ANTONIO TALLARICO, AN INFANT, BY AND THROUGH DOMINIC TALLARICO AND MARY TALLARICO, HIS PARENTS AND NATURAL GUARDIANS, AND DOMINIC TALLARICO AND MARY TALLARICO, INDIVIDUALLY, PLAINTIFFS–RESPONDENTS, v. JAYASELVI KOLLI, M.D., DEFENDANT, AND NIAGARA FALLS MEMORIAL MEDICAL CENTER, DEFENDANT–APPELLANT.
MEMORANDUM AND ORDER
It is hereby ORDERED that the order insofar as appealed from is unanimously reversed on the law without costs, the posttrial motion is denied in its entirety and the verdict with respect to defendant Niagara Falls Memorial Medical Center is reinstated.
Memorandum: Plaintiffs, individually and on behalf of their son, commenced this medical malpractice action seeking damages for injuries allegedly sustained by the child during labor and delivery. After a trial, the jury rendered a verdict in favor of defendants, finding that defendant Jayaselvi Kolli, M.D. was not negligent and that defendant Niagara Falls Memorial Medical Center (hospital) was negligent, but that its negligence was not a proximate cause of the child's injuries. Supreme Court subsequently granted in part plaintiffs' posttrial motion to set aside the verdict as against the weight of the evidence by setting aside the verdict in favor of the hospital and ordering a new trial on the issue of proximate cause. We agree with the hospital that the court erred in granting in part plaintiffs' posttrial motion, and we therefore reverse the order insofar as appealed from, deny the posttrial motion in its entirety, and reinstate the verdict with respect to the hospital.
“A verdict rendered in favor of a defendant may be successfully challenged as against the weight of the evidence only when the evidence so preponderated in favor of the plaintiff[s] that it could not have been reached on any fair interpretation of the evidence” (Krieger v McDonald's Rest. of N.Y., Inc., 79 AD3d 1827, 1828, lv dismissed 17 NY3d 734 [internal quotation marks omitted] ). We conclude that there is a fair interpretation of the evidence pursuant to which the jury could have found that the labor and delivery nurses employed by the hospital were negligent, but that their negligence did not proximately cause the child's injuries. Defendants' expert testified that the child's injuries occurred in utero, no earlier than a week before delivery and, thus, that any negligence on the part of the hospital nurses did not cause or contribute to his injuries. The court improperly invaded the jury's province in rejecting that opinion and accepting the contrary opinion of the child's treating physician (see Reilly v. Ninia, 81 AD3d 913, 915; Barton v. Youmans, 24 AD3d 1192, 1192). Contrary to the court's determination, we conclude that the opinion of defendants' expert was neither speculative (cf. Vergara v. Scripps Howard, 261 A.D.2d 302, 307, lv denied 94 N.Y.2d 757), nor contrary to the evidence (cf. Persaud v. City of New York, 307 A.D.2d 346, 347, lv denied 1 NY3d 502). “Indeed, this trial presented a classic battle of the experts on the determinative issue of causation” (Russell v. City of Buffalo, 34 AD3d 1291, 1293), and it was for the jury to decide which expert was more credible (see Radish v. DeGraff Mem. Hosp., 291 A.D.2d 873, 874).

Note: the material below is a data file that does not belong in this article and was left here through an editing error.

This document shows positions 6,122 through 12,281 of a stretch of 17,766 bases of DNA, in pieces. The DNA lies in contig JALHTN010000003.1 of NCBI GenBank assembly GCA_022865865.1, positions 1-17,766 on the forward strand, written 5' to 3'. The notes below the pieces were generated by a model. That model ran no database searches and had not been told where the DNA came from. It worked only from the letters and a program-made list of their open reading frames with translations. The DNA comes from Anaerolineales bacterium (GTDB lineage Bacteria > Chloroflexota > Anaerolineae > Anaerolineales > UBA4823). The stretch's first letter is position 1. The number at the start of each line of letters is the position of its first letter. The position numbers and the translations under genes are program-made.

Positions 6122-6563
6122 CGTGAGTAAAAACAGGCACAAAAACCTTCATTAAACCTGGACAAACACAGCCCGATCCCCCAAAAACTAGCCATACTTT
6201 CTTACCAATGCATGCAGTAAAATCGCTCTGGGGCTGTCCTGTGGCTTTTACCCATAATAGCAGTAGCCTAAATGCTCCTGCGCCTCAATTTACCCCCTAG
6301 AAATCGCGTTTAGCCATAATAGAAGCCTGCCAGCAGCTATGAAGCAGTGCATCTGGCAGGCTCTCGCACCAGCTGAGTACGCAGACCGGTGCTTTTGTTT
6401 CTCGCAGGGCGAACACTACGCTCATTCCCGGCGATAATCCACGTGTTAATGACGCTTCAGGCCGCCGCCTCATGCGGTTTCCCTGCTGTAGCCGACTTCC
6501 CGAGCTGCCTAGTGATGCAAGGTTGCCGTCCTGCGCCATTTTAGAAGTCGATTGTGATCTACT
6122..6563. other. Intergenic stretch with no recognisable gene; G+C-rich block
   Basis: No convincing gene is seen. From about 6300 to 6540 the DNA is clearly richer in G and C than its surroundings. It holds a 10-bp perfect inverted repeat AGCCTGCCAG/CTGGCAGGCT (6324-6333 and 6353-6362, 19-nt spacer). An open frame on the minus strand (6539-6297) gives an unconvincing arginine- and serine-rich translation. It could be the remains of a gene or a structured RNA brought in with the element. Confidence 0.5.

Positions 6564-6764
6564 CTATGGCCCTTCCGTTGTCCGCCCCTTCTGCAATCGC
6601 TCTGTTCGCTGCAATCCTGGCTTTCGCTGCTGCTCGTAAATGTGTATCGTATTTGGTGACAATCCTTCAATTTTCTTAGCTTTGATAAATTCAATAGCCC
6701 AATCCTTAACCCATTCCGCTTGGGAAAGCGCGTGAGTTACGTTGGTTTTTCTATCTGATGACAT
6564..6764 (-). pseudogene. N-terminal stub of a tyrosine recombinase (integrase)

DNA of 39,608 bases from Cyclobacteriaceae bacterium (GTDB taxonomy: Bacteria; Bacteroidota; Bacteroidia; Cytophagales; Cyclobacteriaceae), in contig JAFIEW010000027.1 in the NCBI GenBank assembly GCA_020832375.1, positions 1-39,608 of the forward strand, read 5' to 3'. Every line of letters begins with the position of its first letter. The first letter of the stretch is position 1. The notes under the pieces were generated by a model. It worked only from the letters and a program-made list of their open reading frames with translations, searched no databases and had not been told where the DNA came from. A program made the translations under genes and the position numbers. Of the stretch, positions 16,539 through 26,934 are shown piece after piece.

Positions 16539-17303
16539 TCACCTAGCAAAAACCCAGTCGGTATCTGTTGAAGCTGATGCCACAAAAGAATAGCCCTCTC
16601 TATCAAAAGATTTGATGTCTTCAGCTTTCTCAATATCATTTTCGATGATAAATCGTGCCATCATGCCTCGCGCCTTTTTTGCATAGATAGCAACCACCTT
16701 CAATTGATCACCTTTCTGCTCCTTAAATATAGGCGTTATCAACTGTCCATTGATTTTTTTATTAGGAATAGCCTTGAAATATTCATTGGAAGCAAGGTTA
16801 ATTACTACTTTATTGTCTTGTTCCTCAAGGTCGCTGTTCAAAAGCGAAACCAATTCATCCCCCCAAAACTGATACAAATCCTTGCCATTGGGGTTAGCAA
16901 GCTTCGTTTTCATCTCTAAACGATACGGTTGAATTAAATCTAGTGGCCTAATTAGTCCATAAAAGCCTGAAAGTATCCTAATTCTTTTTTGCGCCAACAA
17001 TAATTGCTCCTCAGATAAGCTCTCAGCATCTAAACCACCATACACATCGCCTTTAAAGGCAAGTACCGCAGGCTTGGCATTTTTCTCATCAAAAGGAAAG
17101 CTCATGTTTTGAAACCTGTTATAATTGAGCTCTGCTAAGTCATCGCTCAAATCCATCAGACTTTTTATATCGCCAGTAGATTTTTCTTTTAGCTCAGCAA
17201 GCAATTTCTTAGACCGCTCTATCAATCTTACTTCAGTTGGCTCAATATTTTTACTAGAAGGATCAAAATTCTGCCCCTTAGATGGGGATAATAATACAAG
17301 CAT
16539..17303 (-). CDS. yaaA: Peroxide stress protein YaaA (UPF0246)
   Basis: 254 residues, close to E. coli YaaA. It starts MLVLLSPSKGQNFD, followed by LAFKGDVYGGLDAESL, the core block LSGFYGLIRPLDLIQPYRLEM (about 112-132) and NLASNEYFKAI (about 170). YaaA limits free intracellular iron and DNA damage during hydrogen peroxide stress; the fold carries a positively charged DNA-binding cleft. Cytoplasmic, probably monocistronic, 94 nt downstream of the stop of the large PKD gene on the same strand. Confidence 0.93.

Frances E. Cafarell
Clerk of the Court